Spectrophotometry or visual inspection to most reliably detect xanthochromia in subarachnoid hemorrhage: systematic review

Chu, Kevin, Hann, Angus, Greenslade, Jaimi, Williams, Julian and Brown, Anthony (2014) Spectrophotometry or visual inspection to most reliably detect xanthochromia in subarachnoid hemorrhage: systematic review. Annals of Emergency Medicine, 64 3: 256-264. doi:10.1016/j.annemergmed.2014.01.023


Author Chu, Kevin
Hann, Angus
Greenslade, Jaimi
Williams, Julian
Brown, Anthony
Title Spectrophotometry or visual inspection to most reliably detect xanthochromia in subarachnoid hemorrhage: systematic review
Journal name Annals of Emergency Medicine   Check publisher's open access policy
ISSN 1097-6760
0196-0644
Publication date 2014-09
Year available 2014
Sub-type Critical review of research, literature review, critical commentary
DOI 10.1016/j.annemergmed.2014.01.023
Open Access Status
Volume 64
Issue 3
Start page 256
End page 264
Total pages 9
Place of publication Philadelphia, PA, United States
Publisher Mosby Inc.
Collection year 2015
Language eng
Formatted abstract
Study objective

We assess the sensitivity and specificity of xanthochromia as adjudicated by visual inspection and spectrophotometry at predicting the presence of cerebral aneurysm in patients with suspected subarachnoid hemorrhage who have a normal computed tomography (CT) head scan result.

Methods

A systematic review was performed. MEDLINE and EMBASE databases were searched. Relevant studies with clinical data on the diagnostic accuracy of visual inspection or spectrophotometry were considered. Patients who had a normal CT head scan result followed by a lumbar puncture were included in this review. Sensitivities, specificities, and heterogeneity (I2) were calculated. Subgroup analyses were performed to explore reasons for the heterogeneity.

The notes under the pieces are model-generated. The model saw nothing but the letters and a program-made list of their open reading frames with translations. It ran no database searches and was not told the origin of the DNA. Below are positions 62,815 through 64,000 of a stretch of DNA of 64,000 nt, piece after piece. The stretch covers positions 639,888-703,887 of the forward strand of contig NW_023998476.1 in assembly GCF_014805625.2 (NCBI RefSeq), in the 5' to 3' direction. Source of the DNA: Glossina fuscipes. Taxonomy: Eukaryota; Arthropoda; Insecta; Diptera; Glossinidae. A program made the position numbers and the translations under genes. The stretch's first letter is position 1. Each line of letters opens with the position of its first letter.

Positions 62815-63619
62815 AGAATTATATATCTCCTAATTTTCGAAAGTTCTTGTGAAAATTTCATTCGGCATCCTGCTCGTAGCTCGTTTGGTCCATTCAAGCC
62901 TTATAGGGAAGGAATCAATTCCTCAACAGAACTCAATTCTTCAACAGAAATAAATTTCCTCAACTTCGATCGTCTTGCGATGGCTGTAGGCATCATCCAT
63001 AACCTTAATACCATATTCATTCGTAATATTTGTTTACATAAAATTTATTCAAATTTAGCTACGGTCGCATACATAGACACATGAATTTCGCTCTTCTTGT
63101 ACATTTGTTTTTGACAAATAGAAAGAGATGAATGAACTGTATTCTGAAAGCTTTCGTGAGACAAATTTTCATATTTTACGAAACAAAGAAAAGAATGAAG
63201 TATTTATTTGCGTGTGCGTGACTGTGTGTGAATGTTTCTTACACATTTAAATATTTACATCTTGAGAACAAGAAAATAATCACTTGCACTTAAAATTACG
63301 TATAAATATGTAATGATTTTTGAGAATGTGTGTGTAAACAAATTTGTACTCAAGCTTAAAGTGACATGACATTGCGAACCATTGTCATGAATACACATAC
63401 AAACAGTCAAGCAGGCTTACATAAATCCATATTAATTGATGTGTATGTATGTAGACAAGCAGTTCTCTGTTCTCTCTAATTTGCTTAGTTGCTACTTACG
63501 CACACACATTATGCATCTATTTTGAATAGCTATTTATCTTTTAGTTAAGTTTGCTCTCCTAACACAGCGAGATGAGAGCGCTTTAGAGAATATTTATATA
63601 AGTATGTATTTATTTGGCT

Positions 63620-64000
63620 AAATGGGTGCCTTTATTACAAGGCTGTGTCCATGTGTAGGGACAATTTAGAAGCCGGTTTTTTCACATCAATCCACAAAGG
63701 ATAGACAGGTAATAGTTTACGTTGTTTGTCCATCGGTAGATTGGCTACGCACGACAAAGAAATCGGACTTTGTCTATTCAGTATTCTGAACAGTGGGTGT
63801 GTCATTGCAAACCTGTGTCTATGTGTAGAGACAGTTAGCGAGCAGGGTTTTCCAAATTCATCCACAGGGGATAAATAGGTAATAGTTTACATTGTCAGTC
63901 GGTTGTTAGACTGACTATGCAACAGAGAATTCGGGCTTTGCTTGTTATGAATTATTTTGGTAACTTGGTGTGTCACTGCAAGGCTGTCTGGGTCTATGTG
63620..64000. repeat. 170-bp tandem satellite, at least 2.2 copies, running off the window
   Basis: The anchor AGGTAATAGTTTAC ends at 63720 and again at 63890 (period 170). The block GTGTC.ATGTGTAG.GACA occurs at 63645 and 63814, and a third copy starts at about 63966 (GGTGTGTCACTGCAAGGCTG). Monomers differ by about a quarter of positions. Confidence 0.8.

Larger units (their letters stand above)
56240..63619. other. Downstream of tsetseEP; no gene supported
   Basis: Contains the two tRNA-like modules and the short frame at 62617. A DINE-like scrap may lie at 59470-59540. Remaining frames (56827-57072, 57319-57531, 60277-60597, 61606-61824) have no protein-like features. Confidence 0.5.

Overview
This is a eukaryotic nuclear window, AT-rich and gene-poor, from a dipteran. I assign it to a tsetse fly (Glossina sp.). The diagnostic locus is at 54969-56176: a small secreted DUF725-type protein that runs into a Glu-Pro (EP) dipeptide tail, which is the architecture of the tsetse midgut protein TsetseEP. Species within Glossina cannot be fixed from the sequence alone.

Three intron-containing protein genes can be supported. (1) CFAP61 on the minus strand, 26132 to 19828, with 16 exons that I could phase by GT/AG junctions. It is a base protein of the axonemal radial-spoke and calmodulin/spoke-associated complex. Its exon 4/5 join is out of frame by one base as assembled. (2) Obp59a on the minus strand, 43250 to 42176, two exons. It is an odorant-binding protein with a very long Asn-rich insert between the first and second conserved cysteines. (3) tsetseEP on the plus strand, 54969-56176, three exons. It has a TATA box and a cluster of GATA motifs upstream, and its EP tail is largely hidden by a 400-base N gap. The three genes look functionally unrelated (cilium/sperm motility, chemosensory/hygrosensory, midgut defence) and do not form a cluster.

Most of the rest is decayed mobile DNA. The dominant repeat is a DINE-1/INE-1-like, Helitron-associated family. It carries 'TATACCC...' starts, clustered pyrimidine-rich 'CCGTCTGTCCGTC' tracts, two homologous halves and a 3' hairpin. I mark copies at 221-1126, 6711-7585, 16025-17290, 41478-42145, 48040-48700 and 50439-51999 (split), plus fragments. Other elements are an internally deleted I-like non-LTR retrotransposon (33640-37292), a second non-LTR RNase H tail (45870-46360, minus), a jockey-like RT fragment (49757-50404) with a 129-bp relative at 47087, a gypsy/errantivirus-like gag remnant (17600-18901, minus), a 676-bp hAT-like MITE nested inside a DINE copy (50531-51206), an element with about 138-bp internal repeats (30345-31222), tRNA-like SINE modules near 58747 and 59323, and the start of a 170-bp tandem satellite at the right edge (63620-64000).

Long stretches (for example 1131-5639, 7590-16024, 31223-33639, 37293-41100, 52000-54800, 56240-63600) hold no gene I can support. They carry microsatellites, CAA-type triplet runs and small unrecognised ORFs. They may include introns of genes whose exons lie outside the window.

Results

There were major methodological limitations in the studies found. Twenty-two relevant articles were heterogeneous in regard to time to lumbar puncture, spectrophotometry methods, and follow-up of patients not undergoing cerebral angiography. Twelve of the 22 studies selected patients on the basis of a cerebral aneurysm or subarachnoid hemorrhage on imaging, or a positive lumbar puncture result. These studies were excluded from our initial analysis, which included only patients with clinically suspected subarachnoid hemorrhage. In this initial analysis, pooled estimates of sensitivity and specificity for spectrophotometry were 87% (95% confidence interval [CI] 71% to 96%; I2=26%) and 86% (95% CI 84% to 88%; I2=96%), respectively. For visual inspection, pooled sensitivity and specificity were 83% (95% CI 59% to 96%; I2=52%) and 96% (95% CI 93% to 97%; I2=76%), respectively. Sensitivity estimates are difficult to interpret without knowing time to lumbar puncture.

Conclusion

The heterogeneity in the underlying studies, combined with significant overlap in pooled confidence limits, makes it impossible to provide a definite conclusion about the diagnostic accuracy of spectrophotometry versus visual inspection.
Q-Index Code C1
Q-Index Status Confirmed Code
Institutional Status UQ

Document type: Journal Article
Sub-type: Critical review of research, literature review, critical commentary
Collections: Official 2015 Collection
School of Medicine Publications
 
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